A new generation emerges in the Brazilian visual arts scene with a lively dialogue, understanding life and each work as an inaugural act. Four young artists, from different regions, seem to breathe and interpret the same restlessness of this moment of sociopolitical and cultural changes.
Sheets, in striped, checkered tricoline and in so many colors, seem to float on the wide terrace of Casa do Parque, in Alto de Pinheiros, a neighborhood in São Paulo, confirming the lightness with which Leandro Muniz, 29 years old, develops Sunday, his recent exhibition. Each piece of fabric has a different pattern and receives layers of paint in the small squares and rectangles that he arbitrarily chose to paint.
“I am interested in the identification of the work with the house, which is Casa do Parque, a modernist architectural project whose elements are opposed to vernacular elements such as the tricoline”. The chromatic relations employed were worked on by Leandro for about a year. The paintings are made up of many layers and procedures, some are more material and others are almost transparent. “The fabrics contribute a lot, they are pictorial in themselves, one of them, with geometric matrices, refers to Paul Klee”.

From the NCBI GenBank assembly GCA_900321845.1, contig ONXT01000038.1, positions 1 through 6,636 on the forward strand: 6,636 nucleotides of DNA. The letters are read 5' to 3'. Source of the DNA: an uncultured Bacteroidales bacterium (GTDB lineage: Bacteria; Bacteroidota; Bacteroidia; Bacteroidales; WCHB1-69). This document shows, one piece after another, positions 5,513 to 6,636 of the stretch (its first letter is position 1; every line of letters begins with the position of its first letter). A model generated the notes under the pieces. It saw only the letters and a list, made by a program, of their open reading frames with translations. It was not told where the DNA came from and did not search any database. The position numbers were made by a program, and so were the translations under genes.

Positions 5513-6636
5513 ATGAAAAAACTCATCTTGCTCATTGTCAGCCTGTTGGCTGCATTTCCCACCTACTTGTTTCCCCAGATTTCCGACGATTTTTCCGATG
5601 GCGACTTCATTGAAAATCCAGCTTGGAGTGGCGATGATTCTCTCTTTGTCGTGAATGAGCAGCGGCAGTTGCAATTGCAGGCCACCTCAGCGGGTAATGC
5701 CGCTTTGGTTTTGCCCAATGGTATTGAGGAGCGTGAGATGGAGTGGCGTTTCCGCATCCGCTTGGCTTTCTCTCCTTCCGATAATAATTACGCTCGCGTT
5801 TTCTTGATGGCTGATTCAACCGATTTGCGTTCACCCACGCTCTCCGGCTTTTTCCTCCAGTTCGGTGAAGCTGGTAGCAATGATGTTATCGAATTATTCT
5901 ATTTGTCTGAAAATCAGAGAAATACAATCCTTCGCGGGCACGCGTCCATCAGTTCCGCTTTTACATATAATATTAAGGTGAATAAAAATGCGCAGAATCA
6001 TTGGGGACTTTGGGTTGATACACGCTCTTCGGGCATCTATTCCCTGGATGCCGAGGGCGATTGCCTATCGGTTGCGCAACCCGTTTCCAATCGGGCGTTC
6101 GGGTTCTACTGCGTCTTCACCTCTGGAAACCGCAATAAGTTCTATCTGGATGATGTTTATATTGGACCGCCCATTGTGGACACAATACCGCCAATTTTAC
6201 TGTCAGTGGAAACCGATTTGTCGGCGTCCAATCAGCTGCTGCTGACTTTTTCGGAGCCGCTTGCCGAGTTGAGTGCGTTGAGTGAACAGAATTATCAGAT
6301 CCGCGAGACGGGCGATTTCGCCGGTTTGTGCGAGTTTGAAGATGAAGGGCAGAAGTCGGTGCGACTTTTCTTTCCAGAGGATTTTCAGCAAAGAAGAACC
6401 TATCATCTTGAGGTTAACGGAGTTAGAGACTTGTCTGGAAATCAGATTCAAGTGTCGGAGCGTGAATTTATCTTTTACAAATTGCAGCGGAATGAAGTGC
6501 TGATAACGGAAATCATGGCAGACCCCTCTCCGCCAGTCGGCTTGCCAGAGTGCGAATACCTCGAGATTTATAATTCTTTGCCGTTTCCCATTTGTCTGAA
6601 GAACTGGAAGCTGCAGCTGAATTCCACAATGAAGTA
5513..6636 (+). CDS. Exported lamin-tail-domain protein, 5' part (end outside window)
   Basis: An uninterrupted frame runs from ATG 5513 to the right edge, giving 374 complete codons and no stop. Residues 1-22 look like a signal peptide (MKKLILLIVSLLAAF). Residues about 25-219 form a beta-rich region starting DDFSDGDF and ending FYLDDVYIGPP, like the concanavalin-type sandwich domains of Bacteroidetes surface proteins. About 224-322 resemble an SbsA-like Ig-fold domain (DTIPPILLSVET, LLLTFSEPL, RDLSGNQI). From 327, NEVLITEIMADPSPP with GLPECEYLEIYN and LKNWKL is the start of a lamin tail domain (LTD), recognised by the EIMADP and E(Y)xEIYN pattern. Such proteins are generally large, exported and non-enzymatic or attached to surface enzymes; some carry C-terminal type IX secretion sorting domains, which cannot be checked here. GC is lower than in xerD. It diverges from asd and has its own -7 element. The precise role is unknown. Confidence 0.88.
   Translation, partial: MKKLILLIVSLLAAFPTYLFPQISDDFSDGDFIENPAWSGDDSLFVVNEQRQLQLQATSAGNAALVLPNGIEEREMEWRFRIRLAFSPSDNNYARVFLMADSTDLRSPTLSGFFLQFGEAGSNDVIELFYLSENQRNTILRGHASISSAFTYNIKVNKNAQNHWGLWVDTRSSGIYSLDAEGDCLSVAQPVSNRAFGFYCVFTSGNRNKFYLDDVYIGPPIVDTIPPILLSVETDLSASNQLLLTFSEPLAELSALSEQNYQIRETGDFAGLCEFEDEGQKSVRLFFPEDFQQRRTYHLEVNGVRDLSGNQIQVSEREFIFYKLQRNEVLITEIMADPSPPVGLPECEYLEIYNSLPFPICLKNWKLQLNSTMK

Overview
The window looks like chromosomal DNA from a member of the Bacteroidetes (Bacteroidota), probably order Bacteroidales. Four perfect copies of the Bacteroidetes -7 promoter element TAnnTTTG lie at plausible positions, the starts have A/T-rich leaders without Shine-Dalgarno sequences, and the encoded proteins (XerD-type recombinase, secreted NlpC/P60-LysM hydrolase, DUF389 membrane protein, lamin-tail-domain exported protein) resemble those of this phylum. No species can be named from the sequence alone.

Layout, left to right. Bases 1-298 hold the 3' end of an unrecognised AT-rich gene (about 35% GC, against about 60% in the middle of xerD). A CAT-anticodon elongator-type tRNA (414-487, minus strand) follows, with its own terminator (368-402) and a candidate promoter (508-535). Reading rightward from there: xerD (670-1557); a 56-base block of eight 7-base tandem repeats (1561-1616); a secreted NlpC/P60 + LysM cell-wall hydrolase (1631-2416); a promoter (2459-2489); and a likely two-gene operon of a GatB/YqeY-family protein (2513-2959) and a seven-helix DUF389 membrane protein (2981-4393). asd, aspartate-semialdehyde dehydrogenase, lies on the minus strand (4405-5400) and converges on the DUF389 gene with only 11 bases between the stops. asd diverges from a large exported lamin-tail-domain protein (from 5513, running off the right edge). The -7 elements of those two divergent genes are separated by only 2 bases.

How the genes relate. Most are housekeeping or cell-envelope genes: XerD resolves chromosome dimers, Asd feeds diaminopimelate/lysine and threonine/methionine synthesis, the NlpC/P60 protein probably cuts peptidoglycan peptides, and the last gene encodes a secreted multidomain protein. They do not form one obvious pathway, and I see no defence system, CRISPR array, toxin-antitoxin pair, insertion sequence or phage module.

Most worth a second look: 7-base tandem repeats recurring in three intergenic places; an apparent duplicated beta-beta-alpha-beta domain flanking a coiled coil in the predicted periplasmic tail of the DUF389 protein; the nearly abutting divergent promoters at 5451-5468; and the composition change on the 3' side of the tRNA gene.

As Leandro defines it, the work is polysemic, because it allows both textual and more generic readings. The set is also imagery with a small painting of the landscape, vegetation, waterfall, in an apparently prosaic dialogue. The brushstrokes happen on the front and back of the fabric, which makes the visitor move all the time, between sheets. Involved in this scenario, I remember a very special day, film by Ettore Scola, about Hitler's arrival in Italy, starring Sophia Loren and Marcello Mastroianni. There is a long dialogue between the actors between sheets on clotheslines, a scene from Italian neorealism of the 1940s.
Returning to the installation Sunday, which can be an ode to expanded painting, the white wall at the entrance that leads the visitor to the installation stands out. On top of it, Leandro draws tiles with irregular black lines, creating movement. The painting refers to the service areas tiled in white and dialogues with the sheets. For a teenager who left home at age 16, Leandro has not lost focus on his life project. He graduated in visual arts from ECA-USP, is doing a master's degree and curating.
“The danger of life is to asphyxiate under the weight of existence”. The phrase by the philosopher María Zambrano does not shake Fabiana Wolf, 27 years old from Sergipe who, at 20, left Aracaju and landed in the capital of São Paulo. Now she has her first exhibition at Galeria São Paulo Flutuante, in the Barra Funda neighborhood. With uncommon courage for a beginner, she exposes Obituary, a five-meter canvas, made under the impact of the death of the mother and stepfather, by covid-19. "I'm also referring to the enormous number of people who have died around the world."